Koch et al. (2007)
24 22 41%b Knee/hip replace-ment surgery
Spinal/general anesthesia
74 ± 6b 3 months 11 neuro-psychological tests POCD defined as decline of ≥20% on ≥2 tests.
POCD in n=10/22 (45.5%).
Hypertension not defined.
Hypertension in n=14/22 (63.6%) of patients.
None 8/10 (80.0%) with POCD have hypertension.
6/12 (50.0%) without POCD have hypertension.
et al. (2007)
677 513 71% CABG
Anesthesia unreported
61 ± 10 6 weeks 4 factors of cognitive domains derived from 5 neuropsychological tests POCD defined as ≥1 SD change on ≥1 of the 4 factor scores.
POCD in n=152/443 (34.3%).
Hypertension not defined.
Hypertension in n= 317/513 (61.8%) of patients.
None 113/183 (61.8%) with POCD have hypertension.
204/330 (61.8%) without POCD have hypertension.
Hong et al. (2008)
South Korea
103 100 38% Valvular heart surgery
General anesthesia
53 ± 11 7 days MMSE, TMT-A, Grooved Pegboard
“Impairment” defined as: MMSE: decline ≥3 points; TMT-A/Grooved Pegboard: ≥20% increase in time
POCD defined as impairment on ≥1 of 3 tests.
POCD in n=23/100 (23.0%).
Hypertension not defined.
Hypertension in n=24/100 (24.0%) of patients.
None 1/23 (4.3%) with POCD have hypertension.
23/77 (29.9%) without POCD have hypertension
Wilson et al. (2008)
22d 21d 76% Carotid end-arterectomy
General anesthesia
69 ± 8 1 day 5 neuro-psychological tests.
For each test, calculation of RCIa
RCI scores used to derive ‘total deficit score’ according to point system (score range 0-6 for each test). Total deficit score summed across tests.
Control group n=20.
POCD defined as total deficit score ≥2 SD mean change in total deficit score of control group.
POCD in n=6/21 (28.6%).
Hypertension defined
as systolic blood pressure >140 mmHg or use of anti-hypertensive medication.
Hypertension in n=17/21 (81.0%) of patients.
None 21/33 (63.6%) with POCD have hypertensiond.
97/153 (63.4%) without POCD have hypertensiond
(based on report on N=186)
Slater et al. (2009)
265 240 84% CABG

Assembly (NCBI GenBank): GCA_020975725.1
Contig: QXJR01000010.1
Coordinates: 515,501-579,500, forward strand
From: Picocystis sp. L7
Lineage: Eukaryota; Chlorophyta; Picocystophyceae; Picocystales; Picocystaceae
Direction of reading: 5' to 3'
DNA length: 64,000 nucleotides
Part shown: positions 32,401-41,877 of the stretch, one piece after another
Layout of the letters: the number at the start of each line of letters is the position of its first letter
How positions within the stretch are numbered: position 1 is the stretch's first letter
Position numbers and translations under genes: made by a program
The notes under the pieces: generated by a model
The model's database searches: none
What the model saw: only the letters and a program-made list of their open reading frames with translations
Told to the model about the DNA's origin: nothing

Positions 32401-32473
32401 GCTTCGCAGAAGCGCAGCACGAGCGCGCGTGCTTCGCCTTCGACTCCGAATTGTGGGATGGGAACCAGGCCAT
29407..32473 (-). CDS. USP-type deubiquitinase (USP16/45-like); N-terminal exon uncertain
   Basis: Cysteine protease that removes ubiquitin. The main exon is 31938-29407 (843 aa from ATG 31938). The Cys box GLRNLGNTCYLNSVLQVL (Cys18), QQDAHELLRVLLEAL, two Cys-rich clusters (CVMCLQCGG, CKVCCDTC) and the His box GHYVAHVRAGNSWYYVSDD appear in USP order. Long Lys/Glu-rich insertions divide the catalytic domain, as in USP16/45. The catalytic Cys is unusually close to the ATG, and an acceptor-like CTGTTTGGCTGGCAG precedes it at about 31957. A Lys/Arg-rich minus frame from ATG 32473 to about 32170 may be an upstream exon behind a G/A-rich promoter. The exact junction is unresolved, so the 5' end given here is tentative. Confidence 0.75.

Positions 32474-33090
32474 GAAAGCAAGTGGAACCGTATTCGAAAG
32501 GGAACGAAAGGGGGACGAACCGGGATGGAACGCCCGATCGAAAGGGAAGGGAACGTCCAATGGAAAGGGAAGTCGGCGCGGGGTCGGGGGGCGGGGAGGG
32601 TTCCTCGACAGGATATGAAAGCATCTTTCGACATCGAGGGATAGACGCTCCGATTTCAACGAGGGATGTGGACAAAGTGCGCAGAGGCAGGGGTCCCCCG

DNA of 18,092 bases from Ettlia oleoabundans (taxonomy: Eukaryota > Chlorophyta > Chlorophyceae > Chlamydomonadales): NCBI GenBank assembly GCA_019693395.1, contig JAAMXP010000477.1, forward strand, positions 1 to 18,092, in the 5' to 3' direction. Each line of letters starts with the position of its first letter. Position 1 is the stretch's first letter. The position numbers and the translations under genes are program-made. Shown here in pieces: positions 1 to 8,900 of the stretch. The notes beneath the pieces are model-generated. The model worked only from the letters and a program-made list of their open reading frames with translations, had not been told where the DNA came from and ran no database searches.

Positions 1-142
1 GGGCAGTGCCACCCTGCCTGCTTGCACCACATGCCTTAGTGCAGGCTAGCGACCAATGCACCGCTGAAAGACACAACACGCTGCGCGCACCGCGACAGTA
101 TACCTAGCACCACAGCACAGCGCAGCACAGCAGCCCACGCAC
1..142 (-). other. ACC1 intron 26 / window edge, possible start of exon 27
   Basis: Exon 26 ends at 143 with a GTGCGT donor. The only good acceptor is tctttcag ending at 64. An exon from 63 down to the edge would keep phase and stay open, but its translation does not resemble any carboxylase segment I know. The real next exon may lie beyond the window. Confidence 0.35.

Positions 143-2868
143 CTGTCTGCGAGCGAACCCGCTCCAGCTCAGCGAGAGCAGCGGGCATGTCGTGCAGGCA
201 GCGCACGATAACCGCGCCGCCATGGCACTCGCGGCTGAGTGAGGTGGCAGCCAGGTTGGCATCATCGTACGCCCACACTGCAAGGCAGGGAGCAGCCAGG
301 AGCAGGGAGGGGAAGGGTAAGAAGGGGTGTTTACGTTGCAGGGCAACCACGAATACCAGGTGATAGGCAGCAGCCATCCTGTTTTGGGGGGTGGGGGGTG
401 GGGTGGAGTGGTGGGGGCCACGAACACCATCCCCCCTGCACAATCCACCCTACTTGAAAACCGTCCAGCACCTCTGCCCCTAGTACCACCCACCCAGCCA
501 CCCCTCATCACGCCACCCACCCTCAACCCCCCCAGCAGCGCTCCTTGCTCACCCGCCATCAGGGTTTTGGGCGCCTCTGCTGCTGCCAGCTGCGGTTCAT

Anesthesia unreported
65 ± 10 3 months 5 neuro-psychological tests; MMSE POCD defined as ≥1 SD decline on ≥1 tests.
POCD in n=143/240 (59.6%).
Hypertension not defined.
Hypertension in n=188/240 (78.3%) of patients.
None 116/143 (81.1%) with POCD have hypertension.
72/97 (74.2%) without POCD have hypertension.
et al. (2009)
281 240 73% CABG
Anesthesia unreported
61 ± 9 5 years 10 neuro-psychological tests.
For each test, calculation of RCIa and composite RCI.
Control group n=112
POCD defined as composite RCI ≤ -1.96 and/or RCI ≤--1.96 in ≥2 tests, or diagnosis of dementia or stroke during follow-up.
POCD in n=82/240 (34.2%).
Hypertension not defined.
Hypertension in n=93/240 (38.8%) of patients.
None 23/82 (28.0%) with POCD have hypertension.
62/158 (39.2%) without POCD have hypertension.
RR 1.04c (p=0.89)
et al. (2010)
127 127 81% CABG
Anesthesia unreported
60 ± 7 7 to 9 days 6 neuro-psychological tests; MMSE POCD defined as ≥1 SD decline on ≥2 tests.
POCD in n=59/127 (46.5%).
Hypertension not defined.
Hypertension in n=115/127 (90.6%) of patients
None 61/68 (89.7%) with POCD have hypertension.
54/59 (91.5%) without POCD have hypertension.
Kadoi et al. (2011a)
129 124 80% CABG
General anesthesia
61 ± 5 7 days 5 neuro-psychological tests; MMSE POCD defined as decline of ≥1 SD on ≥2 of 6 tests.
POCD in n=30/124 (24.2%).
Hypertension not defined.
Hypertension in n=90/124 (72.6%) of patients.
Age, carbon dioxide reactivity, jugular venous oxygen saturation, diabetic retinopathy, insulin therapy RR 1.4 (1.0, 1.8) 13/22
Medi et al. (2013)
120 120 72% Radio-
for atrial
General anesthesia
56 ± 10 3 months 8 neuro-psychological tests to calculate RCIa. RCI summed across tests and divided by SD of RCI sum of controls to obtain composite RCI.
Control group n=30.
POCD defined as RCI <-1.96 on ≥2 tests and/or composite RCI <-1.96.
POCD in n=15/120 (12.5%).
Hypertension not defined.
Hypertension in n=49/120 (40.8%) of patients.
None RR 0.5 (0.18, 1.6) 15/22
et al. (2013)
139 117 76% CABG
Anesthesia unreported
69 ± 8 3 months 6 neuro-psychological tests with 12 outcome variables used to calculate RCIa.
RCI summed across tests and divided by SD of RCI sum of controls to obtain composite RCI.
Control group n=34.
POCD defined as RCI ≥1.96 on ≥2 tests and/or composite RCI ≥1.96.
POCD in n=30/117 (25.6%).
Hypertension not defined.
Hypertension in n=116/117 (99.1%) of patients.
None 30/30 (100.0%) with POCD had hypertension.
86/87 (98.9%) without POCD had hypertension.
Xu et al.
182 176 53% Non-coronary bypass surgery (cardiac and non-cardiac surgery)
General anesthesia
42 ± 19 3 to 5 days MMSE.
Calculation of RCIa.
Control group n=16.
POCD defined as RCI≥1.
POCD in n=58/176 (33.0%).
Hypertension not defined.
Hypertension in n=25/176 (14.2%) of patients.
None 6/58 (10.3%) with POCD have hypertension.
19/118 (16.1%) without POCD have hypertension.
Fontes et al. (2013)
281 229 69% CABG, valve or CABG + valve
Anesthesia unreported
67 ± 10 1 year 4 factors of cognitive domains derived from 5 neuro-psychological tests.
Mean of 4 factor scores used to derive “composite cognitive index score” (CCI).
“Cognitive recovery” defined as CCI at 1 year ≥ CCI at baseline.